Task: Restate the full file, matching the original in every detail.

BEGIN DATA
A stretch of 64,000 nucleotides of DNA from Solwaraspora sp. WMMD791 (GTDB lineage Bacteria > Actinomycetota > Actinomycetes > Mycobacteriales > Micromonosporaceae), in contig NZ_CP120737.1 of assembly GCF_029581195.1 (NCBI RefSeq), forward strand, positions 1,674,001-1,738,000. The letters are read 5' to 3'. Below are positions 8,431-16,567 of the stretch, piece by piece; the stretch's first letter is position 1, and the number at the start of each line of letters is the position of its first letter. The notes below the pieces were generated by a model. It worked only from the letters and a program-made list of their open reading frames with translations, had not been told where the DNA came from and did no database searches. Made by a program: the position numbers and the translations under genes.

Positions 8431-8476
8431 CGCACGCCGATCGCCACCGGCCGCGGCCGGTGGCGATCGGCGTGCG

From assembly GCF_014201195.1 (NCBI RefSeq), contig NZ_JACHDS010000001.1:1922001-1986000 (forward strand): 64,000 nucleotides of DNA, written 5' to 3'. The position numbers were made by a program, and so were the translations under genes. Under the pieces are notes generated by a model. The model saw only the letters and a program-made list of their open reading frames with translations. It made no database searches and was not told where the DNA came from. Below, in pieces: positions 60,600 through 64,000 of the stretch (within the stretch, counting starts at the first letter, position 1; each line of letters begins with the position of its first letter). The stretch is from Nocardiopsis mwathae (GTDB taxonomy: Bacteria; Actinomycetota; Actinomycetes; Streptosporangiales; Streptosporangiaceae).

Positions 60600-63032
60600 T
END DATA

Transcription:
A stretch of 64,000 nucleotides of DNA from Solwaraspora sp. WMMD791 (GTDB lineage Bacteria > Actinomycetota > Actinomycetes > Mycobacteriales > Micromonosporaceae), in contig NZ_CP120737.1 of assembly GCF_029581195.1 (NCBI RefSeq), forward strand, positions 1,674,001-1,738,000. The letters are read 5' to 3'. Below are positions 8,431-16,567 of the stretch, piece by piece; the stretch's first letter is position 1, and the number at the start of each line of letters is the position of its first letter. The notes below the pieces were generated by a model. It worked only from the letters and a program-made list of their open reading frames with translations, had not been told where the DNA came from and did no database searches. Made by a program: the position numbers and the translations under genes.

Positions 8431-8476
8431 CGCACGCCGATCGCCACCGGCCGCGGCCGGTGGCGATCGGCGTGCG

From assembly GCF_014201195.1 (NCBI RefSeq), contig NZ_JACHDS010000001.1:1922001-1986000 (forward strand): 64,000 nucleotides of DNA, written 5' to 3'. The position numbers were made by a program, and so were the translations under genes. Under the pieces are notes generated by a model. The model saw only the letters and a program-made list of their open reading frames with translations. It made no database searches and was not told where the DNA came from. Below, in pieces: positions 60,600 through 64,000 of the stretch (within the stretch, counting starts at the first letter, position 1; each line of letters begins with the position of its first letter). The stretch is from Nocardiopsis mwathae (GTDB taxonomy: Bacteria; Actinomycetota; Actinomycetes; Streptosporangiales; Streptosporangiaceae).

Positions 60600-63032
60600 T